Millennium Post

Who will speak up for B’desh Hindus?

The persecution of religious minorities in Bangladesh has been an elephant in the room of the global campaign for religious freedom of every kind. While the recently elected Awami League government has always envisioned and favoured a secular project for the nation, the country is still mired in politics of religious fanaticism, particularly the vicious brand practiced by the likes of Jamaat-e-Islami and fringes of the main opposition, the Bangladesh Nationalist Party (BNP). Unfortunately for Bangladesh, the BNP has for long been able to portray itself as a victim of political persecution under the garb of AL’s ‘cleaning up’ of the polity, and the West, chiefly the US, has found a strategic ally in the party that revels in destabilising the political sphere, spreads religious malaise and commits deadly violence in the name of Islam. Moreover, while the Sheikh Hasina-led AL has been trying to bring the 1971 war criminals to book, having executed in December last year Abdul Kader Mollah, who was responsible for over 300 murders during the liberation war. But in the tussle between the ruling party and the main opposition, Bangladeshi Hindus become the unwarranted victims of not only vicious targeting by the religious fundamentalists but also the deliberate losers in this game of political one-upmanship. Not only has the JI, which was de-registered by the Bangladeshi Supreme Court last year, has been striking at Hindu families and destroying temples and shrines to remain a viable political force, but it has also engineered brutal attacks, killing hundreds of people, including several from the Hindu religion.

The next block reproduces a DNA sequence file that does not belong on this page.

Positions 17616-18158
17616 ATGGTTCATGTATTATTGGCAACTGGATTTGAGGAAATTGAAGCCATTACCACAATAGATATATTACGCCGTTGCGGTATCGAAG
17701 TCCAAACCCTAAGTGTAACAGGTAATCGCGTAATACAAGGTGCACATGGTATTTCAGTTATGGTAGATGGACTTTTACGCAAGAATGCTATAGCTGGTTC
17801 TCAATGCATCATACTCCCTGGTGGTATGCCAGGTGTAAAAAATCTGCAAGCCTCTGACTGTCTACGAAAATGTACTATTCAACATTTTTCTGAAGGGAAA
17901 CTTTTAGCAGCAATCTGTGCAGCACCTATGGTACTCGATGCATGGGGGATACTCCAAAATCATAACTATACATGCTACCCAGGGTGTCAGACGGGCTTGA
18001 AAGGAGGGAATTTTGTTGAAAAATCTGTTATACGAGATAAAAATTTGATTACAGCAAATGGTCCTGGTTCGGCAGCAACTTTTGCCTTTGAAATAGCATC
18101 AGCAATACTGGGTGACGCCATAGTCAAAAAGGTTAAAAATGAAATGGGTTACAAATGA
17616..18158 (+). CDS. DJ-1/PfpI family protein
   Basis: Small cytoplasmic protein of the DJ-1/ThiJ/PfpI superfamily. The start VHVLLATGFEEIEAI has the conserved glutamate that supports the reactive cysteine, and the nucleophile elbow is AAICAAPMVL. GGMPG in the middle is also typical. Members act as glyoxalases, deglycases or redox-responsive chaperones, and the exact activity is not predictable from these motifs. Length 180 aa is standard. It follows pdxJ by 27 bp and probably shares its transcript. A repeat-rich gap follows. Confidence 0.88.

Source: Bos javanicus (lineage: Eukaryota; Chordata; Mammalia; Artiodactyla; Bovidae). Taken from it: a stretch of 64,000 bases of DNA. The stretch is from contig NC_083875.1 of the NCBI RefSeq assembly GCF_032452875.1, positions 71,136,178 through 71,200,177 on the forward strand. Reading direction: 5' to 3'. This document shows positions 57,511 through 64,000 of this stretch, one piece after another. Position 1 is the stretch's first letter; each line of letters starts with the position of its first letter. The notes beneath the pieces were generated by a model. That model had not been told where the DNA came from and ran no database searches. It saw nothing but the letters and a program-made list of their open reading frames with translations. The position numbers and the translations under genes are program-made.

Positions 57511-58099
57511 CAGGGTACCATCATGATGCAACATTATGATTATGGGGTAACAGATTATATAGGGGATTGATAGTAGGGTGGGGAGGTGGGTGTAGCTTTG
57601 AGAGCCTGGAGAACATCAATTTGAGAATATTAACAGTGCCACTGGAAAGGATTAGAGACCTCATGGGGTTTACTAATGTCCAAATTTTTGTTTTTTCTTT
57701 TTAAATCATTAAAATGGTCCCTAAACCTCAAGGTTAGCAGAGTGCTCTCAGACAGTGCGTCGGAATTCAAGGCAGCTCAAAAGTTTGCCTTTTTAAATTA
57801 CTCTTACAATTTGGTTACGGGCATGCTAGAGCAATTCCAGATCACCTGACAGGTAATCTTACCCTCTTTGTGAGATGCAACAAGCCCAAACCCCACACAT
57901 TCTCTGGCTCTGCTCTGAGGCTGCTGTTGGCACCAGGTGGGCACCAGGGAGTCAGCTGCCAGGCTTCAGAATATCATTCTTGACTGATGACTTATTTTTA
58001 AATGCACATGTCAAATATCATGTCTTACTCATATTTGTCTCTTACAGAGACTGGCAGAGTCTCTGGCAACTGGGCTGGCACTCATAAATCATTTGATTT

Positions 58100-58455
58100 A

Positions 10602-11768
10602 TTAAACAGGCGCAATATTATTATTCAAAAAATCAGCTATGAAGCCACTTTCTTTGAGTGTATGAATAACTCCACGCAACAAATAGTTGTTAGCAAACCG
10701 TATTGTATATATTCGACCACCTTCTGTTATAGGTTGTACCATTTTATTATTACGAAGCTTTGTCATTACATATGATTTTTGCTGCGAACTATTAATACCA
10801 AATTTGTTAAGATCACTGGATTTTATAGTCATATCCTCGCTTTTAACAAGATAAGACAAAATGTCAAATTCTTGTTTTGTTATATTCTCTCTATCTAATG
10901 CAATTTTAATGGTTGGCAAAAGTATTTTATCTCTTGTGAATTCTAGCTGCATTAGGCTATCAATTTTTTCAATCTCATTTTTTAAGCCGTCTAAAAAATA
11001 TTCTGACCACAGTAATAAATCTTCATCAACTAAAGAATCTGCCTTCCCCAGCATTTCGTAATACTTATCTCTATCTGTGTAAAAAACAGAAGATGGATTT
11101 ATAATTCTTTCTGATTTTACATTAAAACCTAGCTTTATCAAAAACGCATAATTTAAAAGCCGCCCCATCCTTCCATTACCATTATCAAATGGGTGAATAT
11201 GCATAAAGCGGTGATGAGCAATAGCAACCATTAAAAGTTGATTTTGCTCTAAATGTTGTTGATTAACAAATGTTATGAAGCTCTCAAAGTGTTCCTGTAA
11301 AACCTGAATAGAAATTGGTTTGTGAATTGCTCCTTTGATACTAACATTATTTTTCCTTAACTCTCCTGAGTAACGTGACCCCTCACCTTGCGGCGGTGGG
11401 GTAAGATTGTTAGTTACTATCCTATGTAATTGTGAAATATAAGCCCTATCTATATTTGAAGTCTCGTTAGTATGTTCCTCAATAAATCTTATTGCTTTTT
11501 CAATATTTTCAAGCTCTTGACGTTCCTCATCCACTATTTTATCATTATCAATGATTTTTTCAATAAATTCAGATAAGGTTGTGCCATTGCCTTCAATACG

Clearly, the Hindus in the country, along with Christians, have come to occupy a position much, much worse than Muslims in India, as the latter is a secular democratic republic, while Bangladesh is still grappling with shaping the contours of its national polity. In fact, it was the Shahbag Square movement driven by the secular youth of the nation that had forced the AL government to take the 1971 war crime trials seriously and send the criminals behind the bars. Unfortunately, the international community is still silent on the unenviable condition of the religious minorities in Bangladesh and it should not be the case. It is time for the supporters of global human rights to speak up for the terrible status of Hindus in Bangladesh.
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